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LIGO/Virgo’s Newest Merger Defies Mass Expectations

2 Sep 2020, 12:00 UTC
LIGO/Virgo’s Newest Merger Defies Mass Expectations
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Been waiting for new signals to be parsed from LIGO/Virgo’s third observing run data? Wait no longer! The latest detection announced in Physical Review Letters and ApJ Letters is big news — both figuratively and literally. The two black holes that merged in GW190521 are the most massive we’ve observed yet, and this has major astrophysical implications.
The Signal
Most recent version of the “stellar graveyard”, a plot that shows the masses of the different components of observed compact binary mergers. GW190521, seen at the top center, is more massive than any other binary merger we’ve observed. Click to enlarge. [LIGO-Virgo/Northwestern U./Frank Elavsky & Aaron Geller]On May 21, 2019, the LIGO/Virgo gravitational-wave observatories detected a strong signal in all three of their detectors. After the conclusion of the observing run and careful analysis of the waves, the collaboration is now announcing GW190521 as an official detection of the inspiral and merger of two extremely massive black holes.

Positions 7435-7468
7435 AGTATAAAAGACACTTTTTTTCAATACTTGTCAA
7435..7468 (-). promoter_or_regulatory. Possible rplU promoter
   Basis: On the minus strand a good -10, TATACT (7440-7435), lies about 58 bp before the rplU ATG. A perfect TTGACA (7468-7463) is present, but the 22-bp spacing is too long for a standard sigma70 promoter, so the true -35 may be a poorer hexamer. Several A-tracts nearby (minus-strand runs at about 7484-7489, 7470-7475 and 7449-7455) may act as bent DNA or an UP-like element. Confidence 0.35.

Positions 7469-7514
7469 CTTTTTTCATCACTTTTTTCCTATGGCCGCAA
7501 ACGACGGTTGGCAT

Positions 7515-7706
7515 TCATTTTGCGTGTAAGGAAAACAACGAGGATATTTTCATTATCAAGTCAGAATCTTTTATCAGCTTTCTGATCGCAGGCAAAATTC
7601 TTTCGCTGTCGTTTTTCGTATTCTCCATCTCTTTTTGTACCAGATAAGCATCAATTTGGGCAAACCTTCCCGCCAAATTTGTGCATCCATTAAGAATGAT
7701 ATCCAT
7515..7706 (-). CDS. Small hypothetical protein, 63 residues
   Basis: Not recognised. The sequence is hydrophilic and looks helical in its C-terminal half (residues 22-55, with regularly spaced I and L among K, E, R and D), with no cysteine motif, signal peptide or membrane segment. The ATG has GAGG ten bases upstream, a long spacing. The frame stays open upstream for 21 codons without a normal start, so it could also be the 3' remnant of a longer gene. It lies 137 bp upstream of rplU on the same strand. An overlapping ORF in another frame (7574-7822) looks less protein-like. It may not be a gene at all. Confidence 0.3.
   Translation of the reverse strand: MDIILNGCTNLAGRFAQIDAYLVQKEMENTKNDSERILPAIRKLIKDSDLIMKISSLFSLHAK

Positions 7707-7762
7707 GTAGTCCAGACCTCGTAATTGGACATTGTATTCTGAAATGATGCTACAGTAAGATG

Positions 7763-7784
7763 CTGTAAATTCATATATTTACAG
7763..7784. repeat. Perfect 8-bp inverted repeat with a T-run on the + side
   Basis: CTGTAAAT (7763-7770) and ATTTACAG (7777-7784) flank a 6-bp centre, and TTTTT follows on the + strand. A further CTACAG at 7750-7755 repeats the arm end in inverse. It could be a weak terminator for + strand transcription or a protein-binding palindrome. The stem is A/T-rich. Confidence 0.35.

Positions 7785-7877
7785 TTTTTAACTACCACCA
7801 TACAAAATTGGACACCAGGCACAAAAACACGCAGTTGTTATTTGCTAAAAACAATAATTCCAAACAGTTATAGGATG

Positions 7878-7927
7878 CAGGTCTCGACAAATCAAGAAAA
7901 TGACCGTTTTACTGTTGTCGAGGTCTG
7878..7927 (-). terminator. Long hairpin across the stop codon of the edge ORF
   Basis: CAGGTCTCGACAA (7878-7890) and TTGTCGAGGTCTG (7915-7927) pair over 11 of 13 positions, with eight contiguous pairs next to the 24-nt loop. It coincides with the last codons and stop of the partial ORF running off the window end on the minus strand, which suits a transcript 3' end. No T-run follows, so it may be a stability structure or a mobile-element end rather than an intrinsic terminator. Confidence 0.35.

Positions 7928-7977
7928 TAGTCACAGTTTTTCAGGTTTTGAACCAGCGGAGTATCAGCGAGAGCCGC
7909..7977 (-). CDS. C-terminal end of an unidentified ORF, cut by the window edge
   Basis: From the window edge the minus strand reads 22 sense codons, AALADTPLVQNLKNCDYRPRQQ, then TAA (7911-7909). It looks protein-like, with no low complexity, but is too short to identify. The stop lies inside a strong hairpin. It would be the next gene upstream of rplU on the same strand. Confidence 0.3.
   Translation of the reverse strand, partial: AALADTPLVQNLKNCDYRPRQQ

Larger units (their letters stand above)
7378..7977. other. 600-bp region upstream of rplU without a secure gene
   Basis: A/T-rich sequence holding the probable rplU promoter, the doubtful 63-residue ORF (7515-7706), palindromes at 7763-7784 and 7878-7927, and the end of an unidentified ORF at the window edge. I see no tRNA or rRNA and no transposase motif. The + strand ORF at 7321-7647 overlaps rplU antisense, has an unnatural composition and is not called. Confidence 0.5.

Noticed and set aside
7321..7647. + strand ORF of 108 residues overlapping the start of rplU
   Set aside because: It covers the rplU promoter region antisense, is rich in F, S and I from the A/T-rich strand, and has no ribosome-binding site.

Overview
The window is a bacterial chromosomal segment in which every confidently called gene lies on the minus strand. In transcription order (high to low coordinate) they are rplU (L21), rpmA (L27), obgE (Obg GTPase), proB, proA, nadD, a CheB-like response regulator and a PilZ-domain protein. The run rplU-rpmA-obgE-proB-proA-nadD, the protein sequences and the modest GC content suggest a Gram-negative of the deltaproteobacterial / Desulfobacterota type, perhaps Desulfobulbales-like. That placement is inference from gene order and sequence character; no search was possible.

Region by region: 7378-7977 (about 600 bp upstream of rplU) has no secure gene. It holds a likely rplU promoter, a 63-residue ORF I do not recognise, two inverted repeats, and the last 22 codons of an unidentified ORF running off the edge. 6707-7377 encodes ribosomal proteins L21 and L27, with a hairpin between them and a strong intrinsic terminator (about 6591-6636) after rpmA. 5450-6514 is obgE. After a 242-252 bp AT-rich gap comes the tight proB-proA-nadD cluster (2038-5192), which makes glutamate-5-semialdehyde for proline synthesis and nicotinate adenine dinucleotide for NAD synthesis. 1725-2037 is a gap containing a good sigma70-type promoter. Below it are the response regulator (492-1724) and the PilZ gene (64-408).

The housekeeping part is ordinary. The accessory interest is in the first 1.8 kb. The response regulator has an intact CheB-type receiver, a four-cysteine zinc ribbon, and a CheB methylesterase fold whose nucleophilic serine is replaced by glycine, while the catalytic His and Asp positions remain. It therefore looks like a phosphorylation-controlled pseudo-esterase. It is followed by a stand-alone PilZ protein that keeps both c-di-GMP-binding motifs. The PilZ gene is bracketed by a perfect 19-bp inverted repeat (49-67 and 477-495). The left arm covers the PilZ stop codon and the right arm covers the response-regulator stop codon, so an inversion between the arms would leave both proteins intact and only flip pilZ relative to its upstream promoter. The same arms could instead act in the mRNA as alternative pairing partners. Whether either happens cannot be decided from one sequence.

This signal is unique, record-breaking, and extremely intriguing for two reasons. First, the final product of the merger is ~142 times the mass of the Sun, which places it firmly in the category of elusive intermediate-mass black holes. And second, the two merging ...

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